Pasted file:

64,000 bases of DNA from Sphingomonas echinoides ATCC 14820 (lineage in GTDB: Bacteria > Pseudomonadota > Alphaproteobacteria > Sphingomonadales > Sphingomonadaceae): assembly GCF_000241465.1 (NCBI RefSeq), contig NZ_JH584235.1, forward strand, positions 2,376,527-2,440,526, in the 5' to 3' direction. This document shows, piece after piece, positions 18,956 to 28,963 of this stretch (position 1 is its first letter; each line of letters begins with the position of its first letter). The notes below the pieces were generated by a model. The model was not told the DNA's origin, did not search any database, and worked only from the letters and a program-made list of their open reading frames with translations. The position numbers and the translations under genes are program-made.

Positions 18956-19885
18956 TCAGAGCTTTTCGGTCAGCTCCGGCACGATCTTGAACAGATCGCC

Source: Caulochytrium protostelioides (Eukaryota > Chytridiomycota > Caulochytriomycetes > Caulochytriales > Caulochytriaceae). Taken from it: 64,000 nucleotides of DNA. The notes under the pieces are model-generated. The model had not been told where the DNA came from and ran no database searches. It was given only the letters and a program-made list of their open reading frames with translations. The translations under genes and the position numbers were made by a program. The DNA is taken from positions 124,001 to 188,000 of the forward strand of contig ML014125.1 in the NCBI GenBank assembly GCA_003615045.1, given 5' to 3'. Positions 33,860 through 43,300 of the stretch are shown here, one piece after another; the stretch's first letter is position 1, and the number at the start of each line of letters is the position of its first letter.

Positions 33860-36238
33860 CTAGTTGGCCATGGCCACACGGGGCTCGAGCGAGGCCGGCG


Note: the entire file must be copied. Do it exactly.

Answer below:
64,000 bases of DNA from Sphingomonas echinoides ATCC 14820 (lineage in GTDB: Bacteria > Pseudomonadota > Alphaproteobacteria > Sphingomonadales > Sphingomonadaceae): assembly GCF_000241465.1 (NCBI RefSeq), contig NZ_JH584235.1, forward strand, positions 2,376,527-2,440,526, in the 5' to 3' direction. This document shows, piece after piece, positions 18,956 to 28,963 of this stretch (position 1 is its first letter; each line of letters begins with the position of its first letter). The notes below the pieces were generated by a model. The model was not told the DNA's origin, did not search any database, and worked only from the letters and a program-made list of their open reading frames with translations. The position numbers and the translations under genes are program-made.

Positions 18956-19885
18956 TCAGAGCTTTTCGGTCAGCTCCGGCACGATCTTGAACAGATCGCC

Source: Caulochytrium protostelioides (Eukaryota > Chytridiomycota > Caulochytriomycetes > Caulochytriales > Caulochytriaceae). Taken from it: 64,000 nucleotides of DNA. The notes under the pieces are model-generated. The model had not been told where the DNA came from and ran no database searches. It was given only the letters and a program-made list of their open reading frames with translations. The translations under genes and the position numbers were made by a program. The DNA is taken from positions 124,001 to 188,000 of the forward strand of contig ML014125.1 in the NCBI GenBank assembly GCA_003615045.1, given 5' to 3'. Positions 33,860 through 43,300 of the stretch are shown here, one piece after another; the stretch's first letter is position 1, and the number at the start of each line of letters is the position of its first letter.

Positions 33860-36238
33860 CTAGTTGGCCATGGCCACACGGGGCTCGAGCGAGGCCGGCG